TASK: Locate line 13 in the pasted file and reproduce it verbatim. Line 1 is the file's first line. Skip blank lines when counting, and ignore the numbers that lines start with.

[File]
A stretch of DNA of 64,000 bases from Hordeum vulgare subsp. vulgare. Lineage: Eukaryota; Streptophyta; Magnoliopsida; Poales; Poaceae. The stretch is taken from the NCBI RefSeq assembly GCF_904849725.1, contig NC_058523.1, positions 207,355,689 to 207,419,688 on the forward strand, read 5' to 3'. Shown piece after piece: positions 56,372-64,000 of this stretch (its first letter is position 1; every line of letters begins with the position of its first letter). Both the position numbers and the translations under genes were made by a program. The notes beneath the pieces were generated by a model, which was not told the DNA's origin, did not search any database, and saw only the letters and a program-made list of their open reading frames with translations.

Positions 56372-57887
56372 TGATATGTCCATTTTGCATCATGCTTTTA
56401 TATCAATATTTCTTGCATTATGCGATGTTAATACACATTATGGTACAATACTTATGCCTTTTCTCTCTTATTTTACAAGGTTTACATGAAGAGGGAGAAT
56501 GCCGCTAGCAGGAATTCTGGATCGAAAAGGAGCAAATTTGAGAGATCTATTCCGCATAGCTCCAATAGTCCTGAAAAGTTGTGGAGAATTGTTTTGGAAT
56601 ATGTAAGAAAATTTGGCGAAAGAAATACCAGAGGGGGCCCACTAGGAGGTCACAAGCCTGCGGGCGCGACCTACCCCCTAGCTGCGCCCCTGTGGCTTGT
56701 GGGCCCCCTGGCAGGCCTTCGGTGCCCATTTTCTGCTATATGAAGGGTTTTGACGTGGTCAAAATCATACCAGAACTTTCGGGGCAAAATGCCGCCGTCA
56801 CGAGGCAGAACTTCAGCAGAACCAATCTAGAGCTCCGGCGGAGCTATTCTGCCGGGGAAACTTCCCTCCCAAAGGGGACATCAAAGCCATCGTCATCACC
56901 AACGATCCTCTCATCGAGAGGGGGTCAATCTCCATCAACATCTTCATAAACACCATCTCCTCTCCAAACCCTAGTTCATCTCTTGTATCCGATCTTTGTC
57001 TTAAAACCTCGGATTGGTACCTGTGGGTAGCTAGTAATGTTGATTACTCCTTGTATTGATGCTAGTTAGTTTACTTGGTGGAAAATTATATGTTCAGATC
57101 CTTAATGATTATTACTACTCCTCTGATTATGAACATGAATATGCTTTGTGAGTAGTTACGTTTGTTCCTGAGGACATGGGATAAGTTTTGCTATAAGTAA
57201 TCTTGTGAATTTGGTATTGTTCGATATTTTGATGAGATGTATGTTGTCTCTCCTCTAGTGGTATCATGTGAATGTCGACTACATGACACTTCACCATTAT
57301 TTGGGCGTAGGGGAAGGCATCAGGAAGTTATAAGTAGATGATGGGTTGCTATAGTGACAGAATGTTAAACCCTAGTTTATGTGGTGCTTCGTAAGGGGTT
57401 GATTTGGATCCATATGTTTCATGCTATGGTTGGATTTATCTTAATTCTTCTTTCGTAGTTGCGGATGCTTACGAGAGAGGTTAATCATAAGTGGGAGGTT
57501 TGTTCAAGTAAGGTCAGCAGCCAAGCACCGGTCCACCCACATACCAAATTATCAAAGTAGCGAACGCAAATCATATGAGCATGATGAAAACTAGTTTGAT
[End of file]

57301 TTGGGCGTAGGGGAAGGCATCAGGAAGTTATAAGTAGATGATGGGTTGCTATAGTGACAGAATGTTAAACCCTAGTTTATGTGGTGCTTCGTAAGGGGTT